Either way, there's reason to think needle-exchange legislation could succeed this session when it's failed in the past. In 2013, an earlier version of McClendon's bill failed to pass the House on a tight 63-70 vote following an unusual bout of parliamentary back and forth. At root, opponents objected to using taxpayer money of any sort to pay for needles for addicts.
New bill, new dynamic
Which brings us to this year's bill: In committee, a faction of Tea Party legislators combined to block the original version, which would have allowed hospital districts or public-health departments in seven pilot counties (Harris, Dallas, Bexar, Travis, El Paso, Nueces, and Webb) to operate taxpayer funded needle exchanges. In its stead, they demanded a version in which spending taxpayer money on needle exchange is forbidden and private charities operate the program. That version passed out of committee unanimously, with some of the most conservative members of the Texas House (Burrows, Schubert, Spitzer, Stickland, and Tinderholt) voting to approve it.
Bill is on Monday’s general state calendar.
ALLOW CHARITIES TO FUND AND OPERATE NEEDLE EXCHANGE PROGRAMS TO PREVENT DISEASE
Needle exchange can be controversial because conservatives understandably object to public funds paying for addicts’ paraphernalia, believing that is not an appropriate government role. However, conservatives also believe in letting free markets and free people seek solutions to society’s problems. So it would be wrong to impinge on the liberty of independent charities seeking to prevent disease through these programs, which have been proven effective everywhere they operate.
Sentiment among national conservative leaders has shifted on this subject. Last month, Kentucky’s first needle exchange opened in Louisville after its legislature authorized the program. And Indiana’s Governor Mike Spence on May 5 signed a bill authorizing needle exchange to prevent the spread of HIV. Both Kentucky and Indiana are solidly red states. Disease prevention is not a partisan issue.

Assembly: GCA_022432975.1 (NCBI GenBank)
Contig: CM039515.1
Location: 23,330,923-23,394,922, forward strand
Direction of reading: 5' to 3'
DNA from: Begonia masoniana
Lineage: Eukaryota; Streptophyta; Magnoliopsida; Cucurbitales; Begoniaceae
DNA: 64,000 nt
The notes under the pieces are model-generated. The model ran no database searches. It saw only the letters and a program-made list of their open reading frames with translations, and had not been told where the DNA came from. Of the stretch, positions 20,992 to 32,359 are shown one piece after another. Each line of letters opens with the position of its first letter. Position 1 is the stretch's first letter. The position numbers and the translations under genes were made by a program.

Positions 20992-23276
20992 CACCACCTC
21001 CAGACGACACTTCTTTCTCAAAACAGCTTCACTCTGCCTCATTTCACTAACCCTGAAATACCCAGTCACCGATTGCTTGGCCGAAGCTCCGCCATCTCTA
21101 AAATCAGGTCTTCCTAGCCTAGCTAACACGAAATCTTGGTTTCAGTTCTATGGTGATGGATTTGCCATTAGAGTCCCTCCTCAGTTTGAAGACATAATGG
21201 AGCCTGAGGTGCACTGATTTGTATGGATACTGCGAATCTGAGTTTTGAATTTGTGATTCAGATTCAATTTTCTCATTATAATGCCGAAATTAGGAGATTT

SUPPORT HB 65 BY REPRESENTATIVE MCCLENDON
CSHB 65 received unanimous support in the House County Affairs Committee, including from all Republicans: Burrows, Schubert, Spitzer, Stickland, and Tinderholt.
The substitute for HB 65 authorizes needle exchange pilot programs in seven Texas counties, but solves the principle conservative concerns by forbidding public funding and disallowing counties or hospital districts from themselves operating the programs. Instead, local government can authorize programs operated by other organizations such as nonprofits.
Agents of the authorized programs would be protected from arrest on drug or paraphernalia charges during the course of their operations. That’s necessary because the last time the Legislature authorized a needle exchange pilot, the Bexar County District Attorney scuttled the plan by threatening to prosecute program volunteers.
CSHB 65 lets charities do what charities do best – ministering to the poor and sick – while keeping government out of an area conservatives have long thought is not its business.
Those changes earned Rep. McLendon’s bill unanimous support in committee. We hope you will support it, too.